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Soaring Sky-High for Air Show : Airplane Exhibits, Flying Awards Will Be Offered at Aviation Expo '89 at Van Nuys Airport

July 22, 1989|JAMES PAULES JR. and ROSELLE LEWIS

Here's what this weekend offers: formation flying, fly-overs and the opportunity to see at close range both the latest in military aircraft as well as venerable World War II war birds.

Ah, the romance of an air show. And if you've been smitten with the Blue Lady of the Sky, what better place to rendezvous than at Aviation Expo '89 at the Van Nuys Airport this weekend?

Sponsored by the Greater Van Nuys Area Chamber of Commerce, this free event, scheduled for today and Sunday from 9 a.m. to 5 p.m., will feature demonstration flying, entertainment, tours of the airport, celebrities and static displays.

Attracted by the technological power and sheer beauty of flight, millions of spectators flock to air shows each year. Many seem to share the sentiments of author ("Sympathy for the Devil") and air-show devotee Kent Anderson. "These performances give people an opportunity to experience flying with a certain immediacy not available to them on films or TV," he said.

In Los Angeles, this type of spectacle flying began in the late '20s when competitive races were held at Mines Field--at that time open agricultural land--which has developed into today's Los Angeles International Airport.

In 1929, Bobbi Trout, flying the Golden Eagle monoplane built by an Inglewood manufacturer, set an endurance record of more than 12 hours in the air. Trout landed at Metropolitan Airport, later renamed Van Nuys Airport, the busiest general-aviation facility in the nation.

About as much emphasis will be necessary for automobile-traffic control as air-traffic control this weekend, when an expected attendance of more than 100,000 people arrive for the Van Nuys show, which is themed "Aces in Aviation."

Bow to Contributors

"We plan to honor the men and women who have made major contributions to flight, including pilots, engineers, designers and war aces," said Bob Hayes, airport public-relations director.

The awards program will take place today and Sunday at 1:30 p.m. in the staging area. Among those to be honored are Bobbi Trout, who competed with Amelia Earhart in the late '20s to set distance and endurance records; she will receive the historical-achievement award.

Among others slated for awards are John J. Fling, World War II radar engineer for Gilfillan Bros. Inc. (now ITT Gilfillan), and retired Air Force pilot Bill Anderson, who flew 200 Berlin Airlift missions. Astronaut Kathy Sullivan will receive a special-achievement award.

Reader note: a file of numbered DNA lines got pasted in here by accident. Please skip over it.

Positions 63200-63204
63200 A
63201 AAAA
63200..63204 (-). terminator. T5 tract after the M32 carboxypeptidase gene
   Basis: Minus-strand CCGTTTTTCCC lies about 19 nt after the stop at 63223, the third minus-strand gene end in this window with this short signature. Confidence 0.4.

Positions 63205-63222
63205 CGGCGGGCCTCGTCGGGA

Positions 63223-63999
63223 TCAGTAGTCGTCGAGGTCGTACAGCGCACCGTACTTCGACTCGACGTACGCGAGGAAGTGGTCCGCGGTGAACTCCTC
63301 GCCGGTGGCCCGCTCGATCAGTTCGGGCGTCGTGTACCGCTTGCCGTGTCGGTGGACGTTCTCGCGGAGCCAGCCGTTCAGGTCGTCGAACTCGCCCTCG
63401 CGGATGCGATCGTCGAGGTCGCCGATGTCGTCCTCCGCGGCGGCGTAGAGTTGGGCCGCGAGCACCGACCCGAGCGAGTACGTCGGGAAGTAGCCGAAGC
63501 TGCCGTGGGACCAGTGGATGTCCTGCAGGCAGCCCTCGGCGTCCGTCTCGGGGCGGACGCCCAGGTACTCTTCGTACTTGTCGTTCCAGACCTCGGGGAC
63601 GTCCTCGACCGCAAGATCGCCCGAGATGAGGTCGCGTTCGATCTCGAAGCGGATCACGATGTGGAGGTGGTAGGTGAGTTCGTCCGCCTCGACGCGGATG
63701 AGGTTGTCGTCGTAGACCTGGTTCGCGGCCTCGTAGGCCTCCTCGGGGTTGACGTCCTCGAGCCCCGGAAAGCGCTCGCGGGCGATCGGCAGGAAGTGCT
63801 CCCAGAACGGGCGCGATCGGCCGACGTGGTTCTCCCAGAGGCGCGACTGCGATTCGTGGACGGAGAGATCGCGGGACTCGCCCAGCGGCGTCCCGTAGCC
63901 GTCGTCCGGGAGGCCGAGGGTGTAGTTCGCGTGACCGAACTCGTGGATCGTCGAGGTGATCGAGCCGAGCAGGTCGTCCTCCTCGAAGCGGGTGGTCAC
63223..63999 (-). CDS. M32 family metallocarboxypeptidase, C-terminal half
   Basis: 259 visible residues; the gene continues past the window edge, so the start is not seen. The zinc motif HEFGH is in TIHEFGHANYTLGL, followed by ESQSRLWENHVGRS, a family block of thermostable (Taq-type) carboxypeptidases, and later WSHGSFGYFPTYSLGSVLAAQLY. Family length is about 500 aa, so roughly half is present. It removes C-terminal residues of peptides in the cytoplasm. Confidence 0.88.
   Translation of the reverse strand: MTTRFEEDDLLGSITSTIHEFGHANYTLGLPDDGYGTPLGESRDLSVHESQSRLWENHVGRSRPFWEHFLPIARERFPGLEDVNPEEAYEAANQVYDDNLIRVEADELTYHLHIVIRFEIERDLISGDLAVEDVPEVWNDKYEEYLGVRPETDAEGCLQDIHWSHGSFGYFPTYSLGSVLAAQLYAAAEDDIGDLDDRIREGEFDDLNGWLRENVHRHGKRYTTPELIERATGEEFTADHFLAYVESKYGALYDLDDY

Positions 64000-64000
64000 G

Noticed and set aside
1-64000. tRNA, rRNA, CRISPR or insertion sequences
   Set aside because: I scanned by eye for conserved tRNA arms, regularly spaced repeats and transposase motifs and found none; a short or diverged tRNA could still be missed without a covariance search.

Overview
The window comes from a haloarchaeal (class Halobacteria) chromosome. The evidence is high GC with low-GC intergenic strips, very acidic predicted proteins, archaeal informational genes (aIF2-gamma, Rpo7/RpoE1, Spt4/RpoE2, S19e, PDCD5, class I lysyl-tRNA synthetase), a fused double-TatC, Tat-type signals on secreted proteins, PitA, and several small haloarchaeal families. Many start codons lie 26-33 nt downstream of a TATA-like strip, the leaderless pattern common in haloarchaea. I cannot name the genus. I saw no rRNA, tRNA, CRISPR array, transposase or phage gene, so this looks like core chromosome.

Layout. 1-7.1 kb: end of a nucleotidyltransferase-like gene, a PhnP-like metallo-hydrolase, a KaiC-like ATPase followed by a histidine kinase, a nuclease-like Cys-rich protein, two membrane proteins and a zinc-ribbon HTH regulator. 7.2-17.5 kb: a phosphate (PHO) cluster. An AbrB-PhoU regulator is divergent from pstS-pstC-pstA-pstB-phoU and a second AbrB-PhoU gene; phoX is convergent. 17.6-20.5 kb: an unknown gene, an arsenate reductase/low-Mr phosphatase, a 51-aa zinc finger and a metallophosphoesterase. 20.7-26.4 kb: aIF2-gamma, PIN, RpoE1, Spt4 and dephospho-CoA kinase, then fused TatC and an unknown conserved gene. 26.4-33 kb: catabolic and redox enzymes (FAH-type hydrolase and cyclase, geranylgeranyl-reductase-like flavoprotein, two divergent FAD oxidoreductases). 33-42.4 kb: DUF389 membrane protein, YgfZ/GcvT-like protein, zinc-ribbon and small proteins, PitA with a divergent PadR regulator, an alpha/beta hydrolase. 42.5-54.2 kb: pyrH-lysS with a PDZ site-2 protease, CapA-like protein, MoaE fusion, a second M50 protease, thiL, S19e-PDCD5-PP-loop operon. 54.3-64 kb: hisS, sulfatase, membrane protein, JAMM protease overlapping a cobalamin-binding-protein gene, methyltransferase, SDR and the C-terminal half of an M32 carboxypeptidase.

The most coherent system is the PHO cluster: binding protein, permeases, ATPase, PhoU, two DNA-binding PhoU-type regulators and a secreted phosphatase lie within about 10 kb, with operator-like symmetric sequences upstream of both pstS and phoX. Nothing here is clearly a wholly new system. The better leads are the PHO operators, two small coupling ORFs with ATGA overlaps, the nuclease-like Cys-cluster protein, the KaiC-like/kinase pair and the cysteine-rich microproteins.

The San Fernando Valley chapter of the Ninety-Nines, an international organization of women pilots, will receive a community-service award. Col. William (Pete) Knight, X-15 test pilot and former vice commander of the Air Force Flight Test Center at Edwards Air Force Base, will receive a special-achievement award. United Airlines pilot Clay Lacy, who was aerial photographer for "Top Gun" and other films and set a round-the-world speed record with a Boeing 747, will receive recognition.

Steve Ritchie, a Vietnam Air Force flying ace, will receive an award, as will Lt. Lori Melling, a Navy test pilot who is among a select group of women assigned to tactical fighter aircraft.

Special awards will go to Bud Whalen for flight instruction; Allen Paulson, board chairman of Gulfstream Aerospace Corp., for general aviation contributions, and Norm Norton, air-traffic control supervisor at Van Nuys Airport, for air traffic-control achievement.

The flying demonstrations will begin at 2:30 p.m. both days when an A-10 Thunderbolt team, led by Capt. Jack King from Davis-Monthan Air Force Base in Arizona, will perform. A squadron of fast-diminishing World War II P-51 Mustangs will go through their paces, while sturdy C-130s, flown by the California Air National Guard, will perform flybys.

'Limited Spectacle Flying'

Because of the heavily populated area, Hayes said, "we plan limited spectacle flying." Expo '89, however, will feature more than 50 military planes in static display, including the F-14 Tomcats, the fighter plane featured in "Top Gun," and other high-tech aircraft.

Among the planes to be viewed, and, in some instances, whose capabilities will be explained by pilots and volunteers, will be the F-16 Fighting Falcon, the EA-7 Corsair from Pt. Mugu Naval Air Station, the KC-10 from March Air Force Base, the P-3 Orion, several attack helicopters, the B-1 bomber and a number of vintage aircraft.

In the vintage-aircraft area, Bill Rheinschild, a pilot active in the Confederate Air Force, a Texas-based group that restores and flies World War II aircraft, will exhibit his P-51 Mustang, a T-28, T-33 and T-6. Winner of an award at the Reno Air Races this year for his Mustang "Risky Business," Rheinschild considers the P-51 a "wonderful craft to fly. It made long-range bombing possible and turned the tide of the war," he said. "One reason pilots participate in air shows is to demonstrate and explain their planes in an effort to further interest in aviation and help young people think about careers."

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